Posts tagged with "Paralympics"

REMOVE THE BLINDFOLD

Listen, I love getting on stage and speaking in front of audiences of all sizes. During a competition, I’m able to communicate with a crowd, however, that communication is nonverbal. Spectators are able to see my hard work, my grit and determination, my love for track and field. When I’m behind a microphone on stage, I now have the opportunity to articulate in words what goes on in sport and in life. I get to express the true meaning of what I do, and why I do it. It’s so so much fun to be in that position.

What really gets me going is when I have the opportunity to utilize experiential learning activities to teach participants a lesson. In these moments, I’ve discovered that I learn just as much, if not more, than the actual participants. This was the case last week when I had the privilege of working with some high level Walmart executives.

The Walmart team was comprised of about 18-19 people and they were eager to get an idea of what we would be doing. Wesley and I gave a brief introduction, and afterwards, we took to the track to give them a taste of the “guide running experience”. In this activity, one person acts as the sighted guide, and the other person is the blind folded athlete. The two have to be connected at the hand with a tether, just as we would in a Paralympic race. On your mark! Set! Go! The pairs then walk, jog, or run from the starting line to the finish line. I can imagine that this is a sight to see.

At the conclusion of the activity, we debrief. How did you feel having to run with a blind fold on? Was it frightening? Why? As the guide, exactly how difficult was your role? How did your communication change during this activity? The answers that I hear are very interesting, but this one really blew me away.

Someone mentioned how there are times where you expect a person to see things how you see them, and for whatever reason, they don’t. It’s like a blindfold is covering their eyes. Those words echoed in my mind. How many times have we expected others to automatically understand where we’re coming from, our thoughts, and our prospective? A lot. Unfortunately, it usually doesn’t work like that. We sometimes need a guide, that person who will connect with us and help us gain understanding. It takes patience. Communication helps also. We can’t assume that people are seeing what we see because there are times when they are behind the blindfold. Offering insight surrounding your prospective helps eliminate confusion and increase discernment. So the next time you expect someone to see a situation as you do and they don’t, take a moment and recognize that this is your opportunity to help remove the blindfold.

A DAY WITH MY CLASSROOM CHAMPIONS!

Since 2014, I’ve had the privilege of being a mentor for Classroom Champions, an organization whose mission is to educate students nationwide on the importance of pertinent life skills like goal setting, perseverance, courage, and healthy living. Each month, I record a 3-5 minute video focusing on the topic for that month, and I speak on how that particular skill is incorporated in my own life. At the end of each video, I give my students a challenge. That gives them the chance to implement that skill into their own lives. That video is then made available to the classrooms around the country that I have been assigned to. My students will then send to me anything from video responses, Powerpoints, to essays, outlining the work that they did to apply the monthly theme to their lives. Classroom Champions lasts for the duration of the school year, and as you can imagine, those final days of school make it really tough to say good-bye to the students.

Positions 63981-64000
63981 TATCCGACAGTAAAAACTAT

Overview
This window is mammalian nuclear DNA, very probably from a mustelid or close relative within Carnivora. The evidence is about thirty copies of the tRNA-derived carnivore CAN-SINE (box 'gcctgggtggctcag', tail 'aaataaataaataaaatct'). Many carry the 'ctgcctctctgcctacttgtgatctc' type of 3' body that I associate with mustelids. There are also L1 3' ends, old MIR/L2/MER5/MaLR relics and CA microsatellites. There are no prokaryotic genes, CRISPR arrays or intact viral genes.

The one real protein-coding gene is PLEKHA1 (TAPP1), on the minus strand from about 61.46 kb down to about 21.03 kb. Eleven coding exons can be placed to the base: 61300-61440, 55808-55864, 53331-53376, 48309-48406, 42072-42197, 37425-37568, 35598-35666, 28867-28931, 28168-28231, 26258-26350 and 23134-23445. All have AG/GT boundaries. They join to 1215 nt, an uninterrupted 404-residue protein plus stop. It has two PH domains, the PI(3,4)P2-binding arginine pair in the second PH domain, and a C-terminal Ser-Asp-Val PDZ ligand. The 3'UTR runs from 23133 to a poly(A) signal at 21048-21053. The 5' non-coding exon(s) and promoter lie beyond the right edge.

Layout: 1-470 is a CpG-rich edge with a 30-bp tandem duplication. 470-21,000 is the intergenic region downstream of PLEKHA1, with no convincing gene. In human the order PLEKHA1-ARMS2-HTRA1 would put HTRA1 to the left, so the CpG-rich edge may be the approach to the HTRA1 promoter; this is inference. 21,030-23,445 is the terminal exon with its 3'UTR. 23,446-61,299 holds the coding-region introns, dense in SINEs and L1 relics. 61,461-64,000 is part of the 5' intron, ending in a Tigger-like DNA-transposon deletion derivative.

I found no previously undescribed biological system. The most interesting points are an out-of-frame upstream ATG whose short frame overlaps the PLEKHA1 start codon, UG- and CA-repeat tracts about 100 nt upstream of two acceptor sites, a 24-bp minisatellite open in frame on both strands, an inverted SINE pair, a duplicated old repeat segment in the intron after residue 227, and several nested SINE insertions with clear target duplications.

Toward the latter part of the school year, some classes are fortunate enough to receive an in-person visit from their mentor, and this year, I was the lucky guy who got to visit my students who attend Oak Grove Elementary in medford, Oregon. Listen, these classroom visits are so exciting and full of energy. After exchanging videos and having live Skype calls during the school year, meeting in person brings the mentor-student relationship full circle. As soon as you walk in the door, it feels as though you’re simply catching up with old friends. This classroom visit was nothing short of amazing! Check out this article that gives a great illustration of the day that I spent with my students of Oak Grove. I’m very fortunate to be apart of such a great organization. Always remember that kids really do have what it takes, they just need someone in their corner to help them see their potential.

WORKOUT OVERVIEW FEBRUARY 2018

I want to win a gold medal at the Tokyo 2020 Paralympic Games for Team USA. It’s that simple. The vision is so strong that sometimes I literally space out and imagine someone placing the medal around my neck, handing me flowers, and raising that American flag high for all to see. The icing on the cake would be hearing the national anthem echo throughout the Paralympic stadium. That’s what I want, and that’s what I’m training to achieve. I understand that it’s not easy, but it’ll certainly be worth it in the end. Here’s a little peak of the work that I put in from the month of February. Enjoy!

Workout Overview January 2018

Training for the Paralympic Games is no easy task. I put my body through rigorous workouts five days a week, but let me tell you, every single time that I step foot in the Paralympic stadium I come to the realization that it’s all worth it. This strength training from January is going to help me soar toward my goal of making it to the top of the podium in the 2020 Tokyo Paralympic Games. Check it out!